The reality behind reality television programs

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The reality behind reality television programs

Reagan B. '21, Writer

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Reality television has become more and more popular as the years have gone by attracting viewers for multiple reasons. These reasons include wanting to join in conversation with friends about the show instead of being left out, the love and desire to watch drama unfold and the hope of becoming a celebrity like the people on these shows.

“People watch these because it is part of the culture. We do not see the stars as people, just as characters. These characters are affected by the single story of a type of person, like how rich people are always seen as snotty because they are promoting characters, not people,”  Advanced Placement English Language teacher Erin Williams said.

According to Psychology Today, reality television programs mostly attract large audiences because people enjoy living vicariously through the people on the show. When viewers watch reality programs, they see other people just like them getting filmed and paid for simply living out their lives.

“I think people enjoy watching other people live their lives because it is fun to comment on the things they do and judge them when they do not agree with what they say,” Vera Q. ‘21 said.

Seeing former ordinary people become famous and oftentimes wealthy by broadcasting their lives on television for millions to see can cause viewers to wonder what is stopping them from becoming television famous. This can also make viewers think they are similar to the people on the show, and they can begin to feel as if they relate and connect with them because of their shared ordinary lifestyles. Through these imagined connections, the people who watch these shows can start to believe they understand and know everything about the stars, even when they have never even come close to meeting them, according to Psychology Today.

“By watching reality television programs, people watching have the chance to relate to the stars of these shows. Some viewers can even go farther than just relating to the stars, they can sometimes feel like they are living the same life as them when in reality they live a life so drastically different, and they just use these shows as an escape from the problems in their own lives.” Vera Q. ‘21 said.

Due to the common thought people have where they truly know the stars personally, viewers often think they have the right to spread assumptions about the stars of the programs they watch and state those assumptions as facts.

“These shows definitely display a lot about who the people are, but the producers can make the stars out to be anyone they want to. Because of this, I think viewers can make assumptions about the stars of the show based on the personality displayed on screen, even when that might not be who they actually are,” Mackenzie B. ‘21 said.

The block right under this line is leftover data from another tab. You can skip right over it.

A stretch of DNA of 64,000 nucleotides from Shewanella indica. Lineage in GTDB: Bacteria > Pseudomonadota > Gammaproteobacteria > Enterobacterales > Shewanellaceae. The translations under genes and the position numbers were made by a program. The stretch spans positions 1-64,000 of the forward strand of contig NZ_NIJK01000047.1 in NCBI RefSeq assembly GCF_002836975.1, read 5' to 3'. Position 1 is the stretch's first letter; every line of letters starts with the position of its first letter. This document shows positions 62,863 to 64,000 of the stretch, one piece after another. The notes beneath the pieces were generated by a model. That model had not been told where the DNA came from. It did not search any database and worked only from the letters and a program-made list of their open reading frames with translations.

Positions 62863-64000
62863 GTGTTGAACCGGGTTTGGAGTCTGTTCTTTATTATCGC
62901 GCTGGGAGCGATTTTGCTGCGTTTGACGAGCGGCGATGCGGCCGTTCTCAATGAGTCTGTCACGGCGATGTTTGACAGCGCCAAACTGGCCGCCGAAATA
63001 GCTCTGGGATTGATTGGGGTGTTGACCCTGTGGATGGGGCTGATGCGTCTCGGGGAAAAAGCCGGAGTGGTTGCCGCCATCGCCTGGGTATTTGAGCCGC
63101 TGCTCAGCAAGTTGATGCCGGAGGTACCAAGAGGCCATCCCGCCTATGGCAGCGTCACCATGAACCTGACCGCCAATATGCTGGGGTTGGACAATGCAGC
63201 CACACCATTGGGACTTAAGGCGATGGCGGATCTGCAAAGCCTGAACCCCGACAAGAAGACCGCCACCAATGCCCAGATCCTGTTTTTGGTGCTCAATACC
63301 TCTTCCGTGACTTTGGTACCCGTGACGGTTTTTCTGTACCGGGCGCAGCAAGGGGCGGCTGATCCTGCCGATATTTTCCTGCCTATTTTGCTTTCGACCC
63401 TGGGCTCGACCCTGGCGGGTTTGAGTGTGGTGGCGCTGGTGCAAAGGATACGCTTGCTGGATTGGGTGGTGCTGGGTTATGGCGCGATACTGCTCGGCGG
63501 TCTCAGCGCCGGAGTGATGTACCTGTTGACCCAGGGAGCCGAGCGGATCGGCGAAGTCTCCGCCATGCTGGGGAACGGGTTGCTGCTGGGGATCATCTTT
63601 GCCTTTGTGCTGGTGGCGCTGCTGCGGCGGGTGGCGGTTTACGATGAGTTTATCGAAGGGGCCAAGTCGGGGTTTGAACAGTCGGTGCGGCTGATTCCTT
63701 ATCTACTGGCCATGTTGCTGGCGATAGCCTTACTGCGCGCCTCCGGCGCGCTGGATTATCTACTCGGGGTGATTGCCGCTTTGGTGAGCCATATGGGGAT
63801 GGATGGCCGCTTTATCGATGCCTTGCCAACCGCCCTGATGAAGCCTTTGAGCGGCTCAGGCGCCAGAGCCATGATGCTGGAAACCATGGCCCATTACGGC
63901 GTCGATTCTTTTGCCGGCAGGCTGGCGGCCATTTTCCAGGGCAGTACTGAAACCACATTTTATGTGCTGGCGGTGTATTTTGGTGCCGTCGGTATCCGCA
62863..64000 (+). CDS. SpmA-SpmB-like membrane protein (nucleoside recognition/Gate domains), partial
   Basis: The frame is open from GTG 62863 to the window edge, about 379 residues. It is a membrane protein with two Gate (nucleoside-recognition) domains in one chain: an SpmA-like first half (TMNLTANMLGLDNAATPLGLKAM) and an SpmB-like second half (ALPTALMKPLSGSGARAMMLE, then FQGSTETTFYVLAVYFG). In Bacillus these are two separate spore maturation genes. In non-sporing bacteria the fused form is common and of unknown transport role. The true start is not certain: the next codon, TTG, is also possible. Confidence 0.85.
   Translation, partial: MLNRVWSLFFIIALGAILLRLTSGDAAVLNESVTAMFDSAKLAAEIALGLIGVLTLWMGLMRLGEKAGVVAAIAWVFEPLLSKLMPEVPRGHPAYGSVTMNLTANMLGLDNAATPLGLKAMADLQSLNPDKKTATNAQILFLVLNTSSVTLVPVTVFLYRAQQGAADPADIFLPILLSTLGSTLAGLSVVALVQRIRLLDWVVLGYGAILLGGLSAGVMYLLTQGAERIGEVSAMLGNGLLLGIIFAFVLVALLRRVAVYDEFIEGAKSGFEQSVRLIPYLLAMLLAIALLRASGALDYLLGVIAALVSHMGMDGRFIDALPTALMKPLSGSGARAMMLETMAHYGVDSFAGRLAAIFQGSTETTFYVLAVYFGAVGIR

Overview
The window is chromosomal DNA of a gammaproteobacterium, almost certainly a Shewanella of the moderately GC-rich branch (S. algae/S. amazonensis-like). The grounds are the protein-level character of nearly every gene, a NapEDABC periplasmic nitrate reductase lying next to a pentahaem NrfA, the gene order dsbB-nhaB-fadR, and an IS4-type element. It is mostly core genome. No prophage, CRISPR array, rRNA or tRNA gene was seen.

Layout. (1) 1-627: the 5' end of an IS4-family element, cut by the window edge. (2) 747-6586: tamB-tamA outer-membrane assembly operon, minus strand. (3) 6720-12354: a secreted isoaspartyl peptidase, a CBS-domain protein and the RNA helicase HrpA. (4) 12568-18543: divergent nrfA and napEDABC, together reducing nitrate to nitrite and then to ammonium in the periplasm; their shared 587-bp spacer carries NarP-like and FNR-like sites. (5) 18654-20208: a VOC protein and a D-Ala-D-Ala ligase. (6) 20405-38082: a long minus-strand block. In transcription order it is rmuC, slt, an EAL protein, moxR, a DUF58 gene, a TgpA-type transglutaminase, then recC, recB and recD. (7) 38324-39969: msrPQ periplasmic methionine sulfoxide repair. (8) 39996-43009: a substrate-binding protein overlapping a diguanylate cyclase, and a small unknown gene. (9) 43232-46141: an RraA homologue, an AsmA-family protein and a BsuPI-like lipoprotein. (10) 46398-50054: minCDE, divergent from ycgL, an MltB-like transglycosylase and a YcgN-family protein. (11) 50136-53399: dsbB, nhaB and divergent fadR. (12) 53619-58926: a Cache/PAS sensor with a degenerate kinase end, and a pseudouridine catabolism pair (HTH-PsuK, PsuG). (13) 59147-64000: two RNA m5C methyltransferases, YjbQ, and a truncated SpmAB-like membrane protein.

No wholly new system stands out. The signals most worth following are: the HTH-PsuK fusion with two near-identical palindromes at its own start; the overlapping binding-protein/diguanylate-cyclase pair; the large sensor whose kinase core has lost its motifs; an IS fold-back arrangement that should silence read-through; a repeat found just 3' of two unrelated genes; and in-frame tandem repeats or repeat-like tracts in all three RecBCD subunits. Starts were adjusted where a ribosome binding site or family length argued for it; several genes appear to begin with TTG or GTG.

These “facts” have the potential to ruin careers and have destroyed relationships. One example of a relationship ruined by false information spread is in the relationship between former members of the “Bachelor in Paradise” cast, Jordan Kimball and Jenna Cooper. In this situation, a man who watched the show wrote an email to a blogger saying he and Jenna were dating. Around the same time Cooper and Kimball’s engagement was aired on the show, this man stepped forward and said they were together He released screenshots of what people thought were his and Cooper’s text messages where Cooper said she did not care about Kimball and did not love him. After everything came out, Kimball and Cooper broke off their engagement, but since she loved him, Cooper was determined to prove to Kimball she did not cheat on him. Although they never ended up getting back together, Cooper did have to take legal action to prove she did not cheat on Kimball. Kimball and Cooper’s relationship is just one example of a relationship destroyed by assumptions made by those who watch reality television programs.

“Assumptions at any level are dangerous because it devalues getting to know someone below surface level and can make us forget the value of sitting down to talk to someone,” Williams said.
Overall, many Americans watch reality television programs so they can participate in conversations without being left out, to get in on the drama and because it is just part of American the culture. Assumptions made by viewers regarding the television programs can be damaging to reputations and can destroy relationships. Making assumptions about the stars of these shows has the ability to devalue genuine conversation because viewers think they know the stars without actually getting to know them on a personal level.